March 12, 2015

Law and Legitimacy

Gabriela Goudenhooft, University of Oradea, Faculty of History, International Relations, Political Sciences and Communication Sciences (IRISPSC), has published Legitimacy: Rituals of Legality and Discursive Authority. Here is the abstract.

This paper aims to explore the concept of legitimacy from a transdisciplinary and interdisciplinary perspective. The concept of legitimacy is claimed by many disciplines and its roots and formulations can be found in many of them, including law, political science, sociology and, not ultimately, philosophy.

The attempt of explaining the meanings of the concept of legitimacy was also done by reference to other concepts such as legality, authority and sovereignty, identity, democracy, rationality, public space etc.

The first question that we wanted to answer is the following: is legitimacy a quality or rather a relationship? Roman law designed legitimacy in an area of identity, where individuals structure their civil status, family relations and also heritage issues with other individuals. It is primarily about family law and civil law (hereditas legitima, tutela legitima, filius legitimus, successores legitimi, legitimum imperium, potestas legitima, scientia legitima etc.). From this area comes legitimacy’s meaning of compliance with specific order, its relations with legality; here are the forefathers of procedural legitimacy which will be kept even nowadays.

From a philosophical point of view, legitimacy implies the existence of a specific order which is superior to anomie, to the lack of law, to disorder or illegitimacy. The relationship between legitimacy and order explains the necessary rituals for establishing this order, rituals which have a symbolic power.

From a socio-political perspective, legitimacy represents people's faith in legitimacy, induced by the ability of a political system of imposing and maintaining it; the belief that the existing political institutions are the most appropriate for a given society (Weber, Lipset). Legitimacy is often conceived as a quality attributed to the regime by the people through the trust induced by the regime (Merelman). In this respect the legitimacy can be seen as an umbrella protecting the government in their actions. Moreover, legitimacy justifies the government’s actions and even the general command-obedience relation. Therefore, the power is concerned to find arguments to support its own legitimacy (legality, values and consensus) and when a crisis of legitimacy occurs, to find a way to regain it.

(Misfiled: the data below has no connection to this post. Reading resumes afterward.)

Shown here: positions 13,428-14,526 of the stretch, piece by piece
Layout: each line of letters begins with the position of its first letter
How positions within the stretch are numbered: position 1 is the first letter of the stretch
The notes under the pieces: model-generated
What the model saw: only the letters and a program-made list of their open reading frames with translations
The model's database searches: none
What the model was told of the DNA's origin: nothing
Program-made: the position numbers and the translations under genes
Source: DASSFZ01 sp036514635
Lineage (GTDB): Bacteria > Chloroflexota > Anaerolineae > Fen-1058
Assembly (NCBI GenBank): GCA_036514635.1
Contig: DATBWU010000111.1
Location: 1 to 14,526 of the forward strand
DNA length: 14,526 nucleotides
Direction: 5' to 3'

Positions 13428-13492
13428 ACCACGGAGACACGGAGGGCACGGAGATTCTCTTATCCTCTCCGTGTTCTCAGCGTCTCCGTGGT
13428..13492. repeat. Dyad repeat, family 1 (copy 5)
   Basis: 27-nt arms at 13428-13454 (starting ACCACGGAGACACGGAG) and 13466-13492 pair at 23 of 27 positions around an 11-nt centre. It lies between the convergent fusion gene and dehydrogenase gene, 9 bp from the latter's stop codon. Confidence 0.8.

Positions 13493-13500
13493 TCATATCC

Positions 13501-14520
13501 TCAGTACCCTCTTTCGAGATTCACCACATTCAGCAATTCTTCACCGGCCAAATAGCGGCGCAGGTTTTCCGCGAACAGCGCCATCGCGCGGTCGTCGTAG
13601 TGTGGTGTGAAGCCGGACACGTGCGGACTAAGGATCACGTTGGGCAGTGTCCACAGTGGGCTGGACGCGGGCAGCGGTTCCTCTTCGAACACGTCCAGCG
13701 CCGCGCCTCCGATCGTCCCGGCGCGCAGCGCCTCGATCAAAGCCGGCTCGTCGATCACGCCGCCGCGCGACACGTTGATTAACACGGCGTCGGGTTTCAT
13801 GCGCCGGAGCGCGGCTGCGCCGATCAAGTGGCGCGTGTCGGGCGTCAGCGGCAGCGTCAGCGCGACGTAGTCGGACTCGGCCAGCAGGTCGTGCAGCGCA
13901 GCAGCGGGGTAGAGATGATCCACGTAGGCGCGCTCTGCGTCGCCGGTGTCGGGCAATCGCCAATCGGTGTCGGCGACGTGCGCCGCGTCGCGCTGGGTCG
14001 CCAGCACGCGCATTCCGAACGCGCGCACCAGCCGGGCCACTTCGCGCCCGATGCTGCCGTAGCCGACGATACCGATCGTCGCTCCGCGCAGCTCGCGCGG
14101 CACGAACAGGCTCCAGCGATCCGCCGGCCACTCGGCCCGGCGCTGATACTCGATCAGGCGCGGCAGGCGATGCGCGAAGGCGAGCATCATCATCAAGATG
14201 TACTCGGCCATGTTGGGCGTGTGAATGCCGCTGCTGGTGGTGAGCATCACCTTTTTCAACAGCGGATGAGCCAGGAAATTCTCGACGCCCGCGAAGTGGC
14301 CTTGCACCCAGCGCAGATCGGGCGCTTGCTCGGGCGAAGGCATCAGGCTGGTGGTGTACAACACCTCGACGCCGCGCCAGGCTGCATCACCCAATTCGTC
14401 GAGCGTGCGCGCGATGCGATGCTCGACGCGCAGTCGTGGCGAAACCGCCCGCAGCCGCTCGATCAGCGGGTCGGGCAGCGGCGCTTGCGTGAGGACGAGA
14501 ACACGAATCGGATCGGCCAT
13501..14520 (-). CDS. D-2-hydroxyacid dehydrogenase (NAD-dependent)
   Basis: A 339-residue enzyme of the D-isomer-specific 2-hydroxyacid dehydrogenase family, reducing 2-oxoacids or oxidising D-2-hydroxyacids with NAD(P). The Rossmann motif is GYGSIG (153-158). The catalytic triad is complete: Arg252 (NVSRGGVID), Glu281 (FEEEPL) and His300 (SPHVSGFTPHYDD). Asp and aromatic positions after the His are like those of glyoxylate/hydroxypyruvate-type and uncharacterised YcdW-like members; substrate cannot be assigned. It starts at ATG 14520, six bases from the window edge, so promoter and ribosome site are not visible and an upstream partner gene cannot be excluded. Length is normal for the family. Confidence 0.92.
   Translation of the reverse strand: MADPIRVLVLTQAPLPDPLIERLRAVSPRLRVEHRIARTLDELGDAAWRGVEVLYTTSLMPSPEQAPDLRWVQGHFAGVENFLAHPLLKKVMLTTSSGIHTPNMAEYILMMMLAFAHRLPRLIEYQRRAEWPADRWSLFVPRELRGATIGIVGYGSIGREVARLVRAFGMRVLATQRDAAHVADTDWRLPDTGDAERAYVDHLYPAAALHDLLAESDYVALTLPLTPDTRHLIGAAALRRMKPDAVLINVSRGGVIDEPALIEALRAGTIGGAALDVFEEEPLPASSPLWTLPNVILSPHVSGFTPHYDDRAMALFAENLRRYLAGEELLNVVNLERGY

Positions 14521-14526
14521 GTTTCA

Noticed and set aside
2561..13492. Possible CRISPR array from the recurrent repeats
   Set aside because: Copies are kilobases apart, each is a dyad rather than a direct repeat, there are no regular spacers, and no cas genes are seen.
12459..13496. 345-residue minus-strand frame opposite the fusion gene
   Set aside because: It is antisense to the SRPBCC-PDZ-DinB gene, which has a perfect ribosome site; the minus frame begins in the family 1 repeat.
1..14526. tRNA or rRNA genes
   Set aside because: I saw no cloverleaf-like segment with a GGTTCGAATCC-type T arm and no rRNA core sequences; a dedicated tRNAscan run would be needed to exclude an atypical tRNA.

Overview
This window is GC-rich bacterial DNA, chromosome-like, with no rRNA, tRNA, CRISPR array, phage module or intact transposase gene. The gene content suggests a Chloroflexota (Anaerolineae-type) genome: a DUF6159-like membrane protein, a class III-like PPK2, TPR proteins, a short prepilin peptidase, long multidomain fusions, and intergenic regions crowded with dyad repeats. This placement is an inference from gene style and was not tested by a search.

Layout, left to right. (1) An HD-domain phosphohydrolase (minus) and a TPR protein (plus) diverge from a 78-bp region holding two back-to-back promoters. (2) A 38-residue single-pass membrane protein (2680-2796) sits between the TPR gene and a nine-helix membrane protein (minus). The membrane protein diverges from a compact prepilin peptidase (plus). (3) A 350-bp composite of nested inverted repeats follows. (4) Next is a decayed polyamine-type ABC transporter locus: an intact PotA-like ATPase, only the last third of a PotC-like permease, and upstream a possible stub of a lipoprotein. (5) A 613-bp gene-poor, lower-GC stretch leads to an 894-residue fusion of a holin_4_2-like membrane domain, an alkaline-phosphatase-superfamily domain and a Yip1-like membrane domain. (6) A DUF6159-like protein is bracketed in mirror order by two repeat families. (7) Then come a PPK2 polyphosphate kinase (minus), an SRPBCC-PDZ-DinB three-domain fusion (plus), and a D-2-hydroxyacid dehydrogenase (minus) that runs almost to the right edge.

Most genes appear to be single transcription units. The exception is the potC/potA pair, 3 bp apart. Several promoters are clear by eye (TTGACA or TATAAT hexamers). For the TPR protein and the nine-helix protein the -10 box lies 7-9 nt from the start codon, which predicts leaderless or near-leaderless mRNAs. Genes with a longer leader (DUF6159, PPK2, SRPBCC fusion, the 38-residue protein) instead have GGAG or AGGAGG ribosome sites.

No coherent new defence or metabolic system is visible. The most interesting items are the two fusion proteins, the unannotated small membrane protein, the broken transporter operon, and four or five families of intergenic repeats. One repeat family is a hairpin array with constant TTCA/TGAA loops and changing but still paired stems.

Legitimacy arises in competitive contexts and interrogates the democratic procedures and their righteousness (free elections and the principle of majority).

To investigate such diverse areas we had to deal with taxonomy, the analysis of the types of legitimacy, its different species: from the classical division of legal-rational legitimacy, traditional and charismatic legitimacy to noncompetitive and competitive legitimacy; then the input legitimacy versus output legitimacy; legitimacy through formation versus the legitimacy by mandate; to new forms of legitimacy: legitimacy of impartiality, legitimacy of reflexivity, legitimacy of proximity and so on.

Modern society cannot be conceived outside the legal order, the principle of legality and the rule of law, or outside the primacy of human rights. Thus, the evolution of legitimacy on the stage intersects with the values agreed upon by society, in order to achieve the above mentioned objectives. In our world, both the state actors and the private actors, who claim the right to act in the sphere of legitimacy, contribute to their achievement. Moreover, we are talking about international legitimacy and on the "over-state of law". Legitimacy thus invaded broader spheres: the private one, the sphere of national political-constitutional systems, the international one, comprising interstate relations and the community one -- European Union (EU).

An important part of the study regards the symbolic, ritual and discursive answers to the current issues of legitimacy, especially as alternatives to the contemporary legitimacy crisis. Political power oscillates between using rational means of legitimation (legality perspective) or symbolic means through myth and ritual, generally through magical thinking. All this takes place and develops through a public discourse, benefiting from media dissemination and coverage and becoming a show and a game that fascinates the public, manipulating it and anesthetizing its critical spirit.

But speech doesn’t have the required force to achieve the desired objectives unless it is an authorized, legitimate discourse. The instrumentalization of the discourse requires persuasive strategies configuration that is based on cognitive and pragmatic behavior in order to increase its performance.

These areas are the current playground of the public sphere, where there is an unsettling shift from a conventional to a postconvenţional stage, where moral conscience faces increasingly difficult challenges and where legitimacy rethinks its criteria.

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